Suspended cymbal

Brief description

  • Name: Suspended cymbal, cymbal

  • Spelling

    • German: TĂĽrkisches Hängebecken
    • French: cymbale suspendue
    • Italian: piatto sospeso
  • Name: Chinese cymbal

  • Spelling

    • German: chinesisches Hängebecken
    • French: cymbale chinoise
    • Italian: piatto cinese
  • Classification: Percussion instrument, idiophone with indefinite pitch

  • Diameter: Turkish cymbal: approx. 6"–22" (15–56 cm); Chinese cymbal: approx. 8"–22" (20–56 cm)

  • Thickness: 1–2 mm

  • Weight: Turkish cymbal: approx. 100–2500 g; Chinese cymbal: approx. 100–2000g

  • Material: Brass wire, sheet brass, nickel silver, bronze alloys

  • Sticks: Material: wrapped in yarn, cord or fabric; rubber, felt, wood

  • Stands with suspension fittings

Cymbals are played in two ways: as a struck idiophone (suspended cymbal) and as a concussion (clashed) idiophone (cymbal a due, hi-hat mechanism).

The cymbals dealt with here, the Turkish and the Chinese, are two distinct instruments, each having their own origin, history, construction and sound characteristics.

The Turkish cymbal originated in the Middle East. It was brought to Europe during the Turkish Wars and has been in widespread use in opera and symphony orchestras since the 17th / 18th century. Initially it was used only to create an exotic flair, but from the Romantic period it was given more important tasks to perform in the orchestra. Its powerful sound can rise above the entire orchestra, and it is used especially to create tension and accentuate musical climaxes.

The Turkish cymbal is also used in jazz, pop and rock music for special effects and accents (splash and crash cymbal) or rhythmic tasks (ride cymbal).

The Chinese cymbal comes from the Far East. Like its Turkish counterpart it arrived in Europe in the 17th / 18th century via the Turkish Wars, but it is only since the 19th century that it has been commonly used, firstly in marching bands (as a pair of cymbals clashed against each other) and later mounted on a holder to produce special effects in jazz, pop and rock music. Since the 20th century the Chinese cymbal has sometimes also been used in modern chamber music and the symphony orchestra.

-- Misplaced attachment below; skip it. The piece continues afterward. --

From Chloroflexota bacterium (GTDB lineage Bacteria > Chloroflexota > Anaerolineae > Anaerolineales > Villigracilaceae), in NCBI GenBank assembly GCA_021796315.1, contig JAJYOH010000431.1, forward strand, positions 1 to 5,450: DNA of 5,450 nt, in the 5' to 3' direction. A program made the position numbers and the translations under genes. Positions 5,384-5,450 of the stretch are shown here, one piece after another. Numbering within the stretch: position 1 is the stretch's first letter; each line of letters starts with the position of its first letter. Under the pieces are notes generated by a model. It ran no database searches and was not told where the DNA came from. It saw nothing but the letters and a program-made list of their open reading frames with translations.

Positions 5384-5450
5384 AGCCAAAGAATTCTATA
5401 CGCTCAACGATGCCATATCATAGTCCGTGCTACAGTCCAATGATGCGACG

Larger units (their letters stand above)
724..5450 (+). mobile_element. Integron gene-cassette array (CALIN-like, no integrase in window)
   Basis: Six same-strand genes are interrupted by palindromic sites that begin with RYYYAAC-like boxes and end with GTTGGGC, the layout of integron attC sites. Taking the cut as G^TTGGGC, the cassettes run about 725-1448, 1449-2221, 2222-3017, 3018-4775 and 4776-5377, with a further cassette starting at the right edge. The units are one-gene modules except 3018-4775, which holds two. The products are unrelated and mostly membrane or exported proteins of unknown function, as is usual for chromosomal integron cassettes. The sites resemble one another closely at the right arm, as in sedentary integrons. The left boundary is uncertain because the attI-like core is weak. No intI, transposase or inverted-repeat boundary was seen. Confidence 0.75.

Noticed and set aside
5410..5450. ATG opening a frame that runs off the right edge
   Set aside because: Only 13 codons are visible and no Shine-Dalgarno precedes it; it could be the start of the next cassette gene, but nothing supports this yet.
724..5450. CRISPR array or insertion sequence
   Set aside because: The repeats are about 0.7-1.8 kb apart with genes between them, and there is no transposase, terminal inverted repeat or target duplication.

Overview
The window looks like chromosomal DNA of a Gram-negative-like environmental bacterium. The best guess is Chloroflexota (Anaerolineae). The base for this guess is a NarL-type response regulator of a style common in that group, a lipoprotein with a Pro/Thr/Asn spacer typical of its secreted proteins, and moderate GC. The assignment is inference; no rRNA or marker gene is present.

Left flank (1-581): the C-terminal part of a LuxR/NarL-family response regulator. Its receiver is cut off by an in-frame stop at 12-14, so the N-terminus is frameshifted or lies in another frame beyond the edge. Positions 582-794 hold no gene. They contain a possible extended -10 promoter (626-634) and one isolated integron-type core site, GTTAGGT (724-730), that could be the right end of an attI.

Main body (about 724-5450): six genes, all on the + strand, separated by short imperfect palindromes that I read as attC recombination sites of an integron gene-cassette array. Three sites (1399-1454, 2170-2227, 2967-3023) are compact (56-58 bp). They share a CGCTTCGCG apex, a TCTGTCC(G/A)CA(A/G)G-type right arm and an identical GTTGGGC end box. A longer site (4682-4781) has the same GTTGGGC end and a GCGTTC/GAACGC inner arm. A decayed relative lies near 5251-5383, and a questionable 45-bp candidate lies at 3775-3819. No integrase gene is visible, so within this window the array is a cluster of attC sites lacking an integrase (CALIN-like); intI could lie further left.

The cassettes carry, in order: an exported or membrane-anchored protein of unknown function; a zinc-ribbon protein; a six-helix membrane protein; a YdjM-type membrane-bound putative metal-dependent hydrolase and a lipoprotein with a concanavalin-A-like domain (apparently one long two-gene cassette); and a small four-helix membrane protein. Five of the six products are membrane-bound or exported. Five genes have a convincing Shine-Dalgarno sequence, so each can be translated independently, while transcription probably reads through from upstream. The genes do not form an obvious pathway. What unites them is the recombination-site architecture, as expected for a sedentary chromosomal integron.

The term cymbal (also zymbel or zimbel), which originally described every cymbal-like instrument, is derived from the Latin cymbalum and the Greek kýmbalon (cup).



The name cymbal (also cimbel or cymbel) comes from the Latin cymbalum (plural cymbala for a pair of cymbals) which in turn derives from the Greek kýmbalon (cup).

Cymbals originated in Asia and are among the oldest percussion instruments. They have always been closely associated with religious worship and rituals (e.g. funeral rites), although they were also used to accompany dances; dancers hung cymbals around their necks on a piece of twine and beat them in time to the music. Cymbals were only ever used in pairs and the playing techniques included single strokes, strisciatti (rotating both plates against each other) and rolls.

A wide variety of cymbals was already in existence in antiquity:

  • a large pair of cymbals with a construction that strongly resembled today's;
  • dancers' small cymbals that were played like castanets (finger cymbals);
  • plates with a slight upward curve of the rim and a pot-shaped dome (Chinese cymbal);
  • two hemispheres with leather straps or handles.

From the Orient to Europe

Cymbals were first introduced into Europe in the Middle Ages by the Saracens, who brought them to Spain and southern Italy. However, at the beginning of the last millennium they disappeared again, probably because the art of hammering had been lost. Despite this, portrayals of cymbals can be found in medieval miniatures up to about the 15th century.

It was not until the 17th century that cymbals returned to Europe, in the wake of the Turkish wars. Turkey had long been famed for the excellence of its cymbal manufacture. The music spread by Turkish military bands (Janissary music) was characterized by noisy and rhythmic instruments such as the bass drum, the side drum, cymbals, the triangle, the tambourine and the bell-tree. European military bands began imitating Janissary music at the beginning of the 18th century.

Turkish cymbal

It was not long before Turkish cymbals began to be scored – albeit very rarely – in the opera orchestra. Christoph Willibald Gluck asked for them in his opera Iphigénie en Tauride (1779), specifically in the Scythians' chorus in Act 1 (cymbals, triangle, side drum). The best-known example of an early use of cymbals is probably Wolfgang Amadeus Mozart's Turkish opera from 1782, The Abduction from the Seraglio (cymbals, triangle, bass drum).